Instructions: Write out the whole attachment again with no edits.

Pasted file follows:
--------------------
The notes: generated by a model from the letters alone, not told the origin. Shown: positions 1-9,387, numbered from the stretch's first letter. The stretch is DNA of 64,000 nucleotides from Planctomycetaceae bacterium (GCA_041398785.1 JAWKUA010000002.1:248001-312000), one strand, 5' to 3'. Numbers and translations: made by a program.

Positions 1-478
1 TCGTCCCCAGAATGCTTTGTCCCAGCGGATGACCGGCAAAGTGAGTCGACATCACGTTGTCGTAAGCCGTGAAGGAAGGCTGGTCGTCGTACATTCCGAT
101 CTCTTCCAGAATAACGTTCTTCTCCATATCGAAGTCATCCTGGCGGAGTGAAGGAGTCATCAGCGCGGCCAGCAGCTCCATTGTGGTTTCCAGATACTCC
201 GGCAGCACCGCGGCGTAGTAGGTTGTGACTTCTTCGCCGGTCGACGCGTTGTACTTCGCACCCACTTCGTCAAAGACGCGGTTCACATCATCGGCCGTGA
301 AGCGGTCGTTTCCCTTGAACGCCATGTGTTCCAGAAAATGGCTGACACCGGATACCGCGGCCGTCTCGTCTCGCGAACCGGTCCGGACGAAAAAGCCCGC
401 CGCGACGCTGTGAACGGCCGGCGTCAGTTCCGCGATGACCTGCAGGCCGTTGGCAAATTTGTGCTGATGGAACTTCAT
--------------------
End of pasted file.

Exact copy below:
The notes: generated by a model from the letters alone, not told the origin. Shown: positions 1-9,387, numbered from the stretch's first letter. The stretch is DNA of 64,000 nucleotides from Planctomycetaceae bacterium (GCA_041398785.1 JAWKUA010000002.1:248001-312000), one strand, 5' to 3'. Numbers and translations: made by a program.

Positions 1-478
1 TCGTCCCCAGAATGCTTTGTCCCAGCGGATGACCGGCAAAGTGAGTCGACATCACGTTGTCGTAAGCCGTGAAGGAAGGCTGGTCGTCGTACATTCCGAT
101 CTCTTCCAGAATAACGTTCTTCTCCATATCGAAGTCATCCTGGCGGAGTGAAGGAGTCATCAGCGCGGCCAGCAGCTCCATTGTGGTTTCCAGATACTCC
201 GGCAGCACCGCGGCGTAGTAGGTTGTGACTTCTTCGCCGGTCGACGCGTTGTACTTCGCACCCACTTCGTCAAAGACGCGGTTCACATCATCGGCCGTGA
301 AGCGGTCGTTTCCCTTGAACGCCATGTGTTCCAGAAAATGGCTGACACCGGATACCGCGGCCGTCTCGTCTCGCGAACCGGTCCGGACGAAAAAGCCCGC
401 CGCGACGCTGTGAACGGCCGGCGTCAGTTCCGCGATGACCTGCAGGCCGTTGGCAAATTTGTGCTGATGGAACTTCAT